Skip to main content

thecollectibles:Art by Eugene Korolev

Sea Towers Apartment by Ministerstwo Spraw We Wnetrzach

The Polish interior design studio Ministerstwo Spraw We Wnetrzach, have designed the interior of this apartment in Gdynia, Poland.


st_171213_03



st_171213_02


st_171213_01


st_171213_04


st_171213_07


st_171213_010


st_171213_011


st_171213_015


st_171213_017


Project description:



One of our clients ask us to design one of the weekend apartments in Sea Towers in Gdynia. It was supposed to be a luxurious place created for both:weekend stays and permanent living. We started our desing with empty space approx.100m2 which we have given a shape and function that it was supposed to have.. The layout of interior is divided into the living area opened to the public and the intimate part with the bedroom and bathroom.


The main focus was firstly on the view from the windows with the Baltic Sea panorama. It was the major factor in all the later assumptions. A lot of horizontal diversions and very careful choice of colors. We wanted the view to be in the foreground during the day. In this interior we have an unique sheet of black glass, behind which we hid a TV, together with surroudings made of tempered black glass. This protects the TV from the heat coming out of the bio fireplace. It came from the idea of creating integrated wall, which from the beginning was supposed to be a media wall, but in the end we decided to put it together with highly decorative bio fireplace. The culmination of that wall is a graphics of our design as an element of the flow. It creates the depth hidden behind the TV and bio fireplace.


The colours we operated mainly came from a palette of whites. To create the contrast we implemented deep black elements. The accents of juicy orange were result of a client’s favorite colour. Light is the thing that integrates and directs the mood in this interior. Thanks to Smart Home System we can easily arrange whole interior using light scenes, modyfying colours and the intensity of any lightpoint. Very important element of this interior is a custom carpentry. Each door, kitchen and wall panels were desinged by our studio. Thanks to supervising the work of subcontractors and suppliers controlling conformance with a design, we were sure that the final effect would be a reflection of initiative vision of space.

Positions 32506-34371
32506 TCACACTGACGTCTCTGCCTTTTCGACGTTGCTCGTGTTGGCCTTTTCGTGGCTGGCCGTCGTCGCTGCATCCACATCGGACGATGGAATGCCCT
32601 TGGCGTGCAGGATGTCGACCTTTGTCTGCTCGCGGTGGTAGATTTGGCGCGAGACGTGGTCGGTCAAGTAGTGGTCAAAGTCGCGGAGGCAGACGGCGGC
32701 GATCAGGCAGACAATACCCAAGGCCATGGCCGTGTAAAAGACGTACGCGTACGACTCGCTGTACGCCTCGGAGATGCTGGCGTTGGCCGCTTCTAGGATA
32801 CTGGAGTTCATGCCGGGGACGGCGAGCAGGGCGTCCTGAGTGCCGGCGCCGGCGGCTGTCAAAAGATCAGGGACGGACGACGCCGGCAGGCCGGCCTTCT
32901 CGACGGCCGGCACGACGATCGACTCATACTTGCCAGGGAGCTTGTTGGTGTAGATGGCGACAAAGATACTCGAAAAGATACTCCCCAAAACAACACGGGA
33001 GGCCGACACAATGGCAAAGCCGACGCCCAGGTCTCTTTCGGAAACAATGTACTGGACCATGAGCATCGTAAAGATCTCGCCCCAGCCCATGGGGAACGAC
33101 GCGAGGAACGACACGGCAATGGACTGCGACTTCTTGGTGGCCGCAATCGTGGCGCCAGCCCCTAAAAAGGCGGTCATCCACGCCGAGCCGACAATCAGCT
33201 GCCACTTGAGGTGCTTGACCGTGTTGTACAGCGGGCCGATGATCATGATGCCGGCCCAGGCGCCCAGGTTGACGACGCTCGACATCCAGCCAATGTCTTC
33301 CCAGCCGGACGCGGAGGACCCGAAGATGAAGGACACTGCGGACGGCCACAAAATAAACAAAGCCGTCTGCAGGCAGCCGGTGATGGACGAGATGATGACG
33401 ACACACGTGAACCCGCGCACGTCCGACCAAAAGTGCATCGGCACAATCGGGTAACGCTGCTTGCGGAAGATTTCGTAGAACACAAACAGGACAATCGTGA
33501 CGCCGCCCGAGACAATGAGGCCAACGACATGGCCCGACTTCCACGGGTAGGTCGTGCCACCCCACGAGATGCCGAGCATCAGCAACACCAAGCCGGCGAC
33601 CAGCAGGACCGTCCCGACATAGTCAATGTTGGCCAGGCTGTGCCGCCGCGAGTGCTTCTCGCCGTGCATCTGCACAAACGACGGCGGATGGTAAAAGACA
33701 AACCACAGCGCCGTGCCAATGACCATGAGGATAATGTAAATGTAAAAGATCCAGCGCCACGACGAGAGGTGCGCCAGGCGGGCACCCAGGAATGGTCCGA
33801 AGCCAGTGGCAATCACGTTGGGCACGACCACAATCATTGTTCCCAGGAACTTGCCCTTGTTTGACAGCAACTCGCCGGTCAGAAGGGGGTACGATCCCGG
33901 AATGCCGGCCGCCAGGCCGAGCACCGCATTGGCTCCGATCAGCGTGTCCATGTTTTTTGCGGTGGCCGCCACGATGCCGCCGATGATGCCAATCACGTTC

st_171213_01 st_171213_02 st_171213_03 st_171213_04 st_171213_05 st_171213_06 st_171213_07 st_171213_08 st_171213_09 st_171213_010 st_171213_011 st_171213_012 st_171213_014 st_171213_015 st_171213_016 st_171213_017 st_171213_018 st_171213_019

Interior design: Ministerstwo Spraw We Wnetrzach


Photography by Marcin Konopka


>


Comments

Popular posts from this blog

Photos Are Always Funnier When You Add a Caption (31 pics)

Stiff Pose Victorian Postmortem photography (140 Pics)

Postmortem photography or memento mori, the photographing of a deceased person, was a common practice in the 19th and early 20th centuries. The photographs were considered a keepsake to remember the dead. Child mortality was high during the Victorian era. For many children even a common sickness could be fatal. When a child or other family member died, families would often have a photograph taken before burial. Many times it was the first and last photograph they would ever possess of their loved one. Many postmortem photographs were close-ups of the face or shots of the full body. The deceased were usually depicted to appear as if they were in a deep sleep, or else arranged to appear more life-like. Children were often shown on a couch or in a crib, often posed with a favorite toy. It was not uncommon to photograph very young children with a family member, most frequently the mother. Adults were more commonly posed in chairs or even propped up on something.

Brilliant Stairs photos